The overall specific aim is to develop novel methods for the modeling and analysis of small area health data where different aggregation (AG) levels provide data support. In particular, we are interested in the ability of different AG levels to contribute to understanding unobserved effects at other levels.
The aims are: The development of multiple aggregation level methods to provide insight into aggregation effects at lower and higher levels. To develop novel methods to evaluate the effects of aggregation of spatial units on the behavior of small area relative disease risk models. The approach will examine the use of estimates from lower aggregation levels in aggregation estimators. A practical example of this would be using county level estimates to aggregate to estimates in public health districts (higher level health administration units). In addition we plan to examine the use of simex-like aggregational methods to provide insight into lower aggregation levels. To explore and evaluate models for missingness where outcomes are available in only some subareas. The development of methods for the spatial and spatio-temporal analysis of survey data, with individuals sampled in areas. Focus is on the investigation of missingness as a result of an incomplete sampling design, for example areas for which we want to make inference but which are not sampled, and missingness as a result of non-response, for example individuals that to do not answer specific questions. We want to investigate how to make inference at the aggregated level (the area) and examine the sensitivity to missingness in the spatial and spatio- temporal model components. The extension of the small area aggregation models in SA1 whereby biases in aggregation is considered with missingness will be considered. To examine the development of disaggregational effects in univariate and multivariate models. The assessment of latent effect models that allow disaggregation of inferential units. The assumption of space as effect modifiers is essentially the focus of this aim. We assume that 'natural'subsets of the study region have associated with them special models which form a diasaggregation of the overall regional model. A simple example of this is where a model allows for geographically adaptive regression so a covariate can have different effects in different areas. These effects could be continuous or discrete. When discrete they lead to unique spatial grouping/clustering of regression models.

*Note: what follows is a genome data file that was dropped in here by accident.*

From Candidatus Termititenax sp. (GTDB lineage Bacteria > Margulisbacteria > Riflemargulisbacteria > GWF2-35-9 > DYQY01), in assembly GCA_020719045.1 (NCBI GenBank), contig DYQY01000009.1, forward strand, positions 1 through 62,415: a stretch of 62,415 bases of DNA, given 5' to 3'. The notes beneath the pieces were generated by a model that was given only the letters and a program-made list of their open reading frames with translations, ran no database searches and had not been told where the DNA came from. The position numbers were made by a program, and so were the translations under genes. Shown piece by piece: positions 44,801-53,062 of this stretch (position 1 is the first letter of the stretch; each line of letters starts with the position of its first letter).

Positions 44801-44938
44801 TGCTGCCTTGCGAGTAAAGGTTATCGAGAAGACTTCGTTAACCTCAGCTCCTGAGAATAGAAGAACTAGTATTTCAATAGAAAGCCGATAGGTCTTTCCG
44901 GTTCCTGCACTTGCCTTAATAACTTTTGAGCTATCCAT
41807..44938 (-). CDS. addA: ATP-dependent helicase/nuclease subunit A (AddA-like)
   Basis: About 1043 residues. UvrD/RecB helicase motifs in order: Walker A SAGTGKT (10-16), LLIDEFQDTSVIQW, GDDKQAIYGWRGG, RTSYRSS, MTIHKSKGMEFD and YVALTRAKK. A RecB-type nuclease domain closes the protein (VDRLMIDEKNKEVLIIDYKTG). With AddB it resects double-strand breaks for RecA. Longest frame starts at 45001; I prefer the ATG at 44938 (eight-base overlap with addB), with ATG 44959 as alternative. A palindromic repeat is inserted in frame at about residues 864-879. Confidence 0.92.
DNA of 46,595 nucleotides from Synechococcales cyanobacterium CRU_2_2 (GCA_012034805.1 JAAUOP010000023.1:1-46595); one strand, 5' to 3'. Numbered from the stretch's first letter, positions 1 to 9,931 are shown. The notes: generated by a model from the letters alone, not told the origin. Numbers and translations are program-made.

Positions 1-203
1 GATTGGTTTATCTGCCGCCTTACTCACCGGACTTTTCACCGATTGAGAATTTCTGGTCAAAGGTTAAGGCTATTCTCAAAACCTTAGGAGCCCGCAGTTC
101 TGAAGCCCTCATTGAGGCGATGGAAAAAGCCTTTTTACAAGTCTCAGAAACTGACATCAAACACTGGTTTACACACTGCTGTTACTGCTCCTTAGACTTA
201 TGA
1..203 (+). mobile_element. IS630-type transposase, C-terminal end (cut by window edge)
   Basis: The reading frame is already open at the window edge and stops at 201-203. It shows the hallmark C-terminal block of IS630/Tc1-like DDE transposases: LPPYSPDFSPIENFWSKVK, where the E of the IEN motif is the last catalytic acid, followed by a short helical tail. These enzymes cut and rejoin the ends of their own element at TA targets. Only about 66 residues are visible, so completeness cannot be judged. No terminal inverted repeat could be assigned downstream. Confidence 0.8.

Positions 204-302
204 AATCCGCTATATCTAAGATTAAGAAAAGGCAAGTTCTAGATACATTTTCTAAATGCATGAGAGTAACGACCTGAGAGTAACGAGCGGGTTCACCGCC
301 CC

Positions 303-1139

We aim to examine both single disease and multiple disease examples of this phenomenon. The development of flexible software and the evaluation of models. In this aim we intend to develop a set of software programs that can be used to analyze aggregational problems described above. In addition we intend to develop and implement a range of model evaluation procedures which will allow the better comparison of methods proposed and their predictive capabilities.
The overall specific aim is to develop novel methods for the modeling and analysis of small area health data where different aggregation (AG) levels provide data support. In particular, we are interested in the ability of different AG levels to contribute o understanding unobserved effects at other levels. The proposed project has a potentially major impact in the field of public health (PH) for a variety of reasons. First, it focusses on readily available data held at different aggregation levels, the use of which can be the focus of public health studies and practice. Second, missingness in sample surveys is also a major practical concern for policy makers and we aim to address spatial aspects of such missing data. The problems of scale effects in disease risk analysis have not been addressed before in practical terms and we hope to provide good solutions to such problems that will be readily available. Finally, we will provide software to help in dealing with the range of problems outlined above, and this software will be user friendly and accessible to PH professionals and researchers.